Thoughts on Parenting

This post was inspired by this other post here. This lady wrote an article bashing the idea of motherhood being the most important job in the world. I replied with a comment that got so long, I figured I’d re-purpose it as a blog post. I edited and expanded on some things, because The Guardian had a word limit and also wouldn’t let me swear.

Two things to clarify:

  • I am not bashing childless people. That’s someone’s choice and I respect it.
  • I am not defining “motherhood” as a stay-at-home mom who does nothing but raise her children. I am defining “parenthood” as someone who is constantly working their life around raising their children and turning them into decent, capable, ethical human beings. A good parent keeps their child(ren) in mind with everything that they do, thinking about what effect their actions will have on their child’s life.

Here’s my comment.


In terms of your opinions, the conclusions I draw from your post are that:

1. You’re not happy with the job your parents did with you, and consider any success in your life to be despite them rather than because of them.

2. You don’t consider raising your sons the most important thing in your life. Which makes me sad, personally.

3. You’re bitter about how parenting has impacted your “real” career, because you find motherhood has “socially and financially hobbled” women.

If you’re trying to make a point about sexism, you have failed miserably and come off as an anti-parent ranter—something that makes no sense, since according to Wikipedia you have two children.

Certainly it’s true that being a dad is ALSO the most important job in the world. And since you can’t technically have two “most” important jobs in the world, sure it would be better phrased that being a PARENT is the most important job in the world.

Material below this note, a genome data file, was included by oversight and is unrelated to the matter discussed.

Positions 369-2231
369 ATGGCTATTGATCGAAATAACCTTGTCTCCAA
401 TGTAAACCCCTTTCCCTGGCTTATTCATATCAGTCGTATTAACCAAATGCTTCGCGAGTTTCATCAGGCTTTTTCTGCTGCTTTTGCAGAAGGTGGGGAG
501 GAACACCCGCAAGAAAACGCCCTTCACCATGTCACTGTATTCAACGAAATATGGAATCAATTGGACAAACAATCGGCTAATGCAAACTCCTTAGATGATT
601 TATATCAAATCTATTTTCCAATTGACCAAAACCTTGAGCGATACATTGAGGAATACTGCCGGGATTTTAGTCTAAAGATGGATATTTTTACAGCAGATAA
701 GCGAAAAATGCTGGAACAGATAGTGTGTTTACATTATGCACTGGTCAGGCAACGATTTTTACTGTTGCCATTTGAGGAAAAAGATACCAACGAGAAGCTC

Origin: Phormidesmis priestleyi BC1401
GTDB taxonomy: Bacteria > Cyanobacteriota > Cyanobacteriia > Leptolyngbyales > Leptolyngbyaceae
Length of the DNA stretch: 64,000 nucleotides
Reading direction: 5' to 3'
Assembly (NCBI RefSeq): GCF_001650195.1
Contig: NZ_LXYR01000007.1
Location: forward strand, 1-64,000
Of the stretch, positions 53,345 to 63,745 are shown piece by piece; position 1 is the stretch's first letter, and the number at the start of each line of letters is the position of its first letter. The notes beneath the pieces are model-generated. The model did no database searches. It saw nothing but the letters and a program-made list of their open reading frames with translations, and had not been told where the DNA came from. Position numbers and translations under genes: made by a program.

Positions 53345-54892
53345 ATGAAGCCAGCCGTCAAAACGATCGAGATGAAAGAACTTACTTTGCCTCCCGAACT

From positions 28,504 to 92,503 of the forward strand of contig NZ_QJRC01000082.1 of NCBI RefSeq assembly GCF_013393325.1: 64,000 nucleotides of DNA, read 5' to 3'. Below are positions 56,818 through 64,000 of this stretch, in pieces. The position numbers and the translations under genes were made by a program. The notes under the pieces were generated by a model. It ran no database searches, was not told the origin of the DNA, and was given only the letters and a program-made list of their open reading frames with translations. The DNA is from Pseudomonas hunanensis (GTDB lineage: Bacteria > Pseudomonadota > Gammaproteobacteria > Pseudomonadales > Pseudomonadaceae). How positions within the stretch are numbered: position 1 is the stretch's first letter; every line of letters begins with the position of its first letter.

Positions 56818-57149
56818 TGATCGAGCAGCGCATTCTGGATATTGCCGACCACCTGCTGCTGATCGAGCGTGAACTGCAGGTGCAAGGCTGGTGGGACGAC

But your article doesn’t seem to be saying that. You seem to be saying that parenting is not the most important thing one can do.


“Even if it were a job, there is no way being a professional mother could be the hardest when compared to working 16 hours a day in a clothing factory in Bangladesh, making bricks in an Indian kiln, or being a Chinese miner.”

Okay, first of all, those working conditions shouldn’t even exist, so that’s a bit of a shitty example. That’s like saying, “OH REALLY? WELL WHAT ABOUT THAI SEX SLAVES, HUH? YOU THINK YOU HAVE A HARDER JOB THAN THEM?”

Um, maybe if by “professional mother” you mean someone who sits on her behind all day drinking beer and popping Valium while letting her kids run wild throughout the house. But the mothers (and parents) I know are active with their children and actually…you know…DO things with them and TEACH them things, intended to raise them into decent adults. That includes my wife and I. And from childhood to adulthood, that is a 24-hour job, not a 16-hour one.

“Nor could it ever be considered the most important job in comparison with a surgeon who saves lives, anyone running a nation, or a judge deciding on people’s destiny.”

Sure, if you’re talking about during your own lifetime. A surgeon saves a life. Someone running a nation enacts some laws. And a judge decides if someone goes to jail or goes free.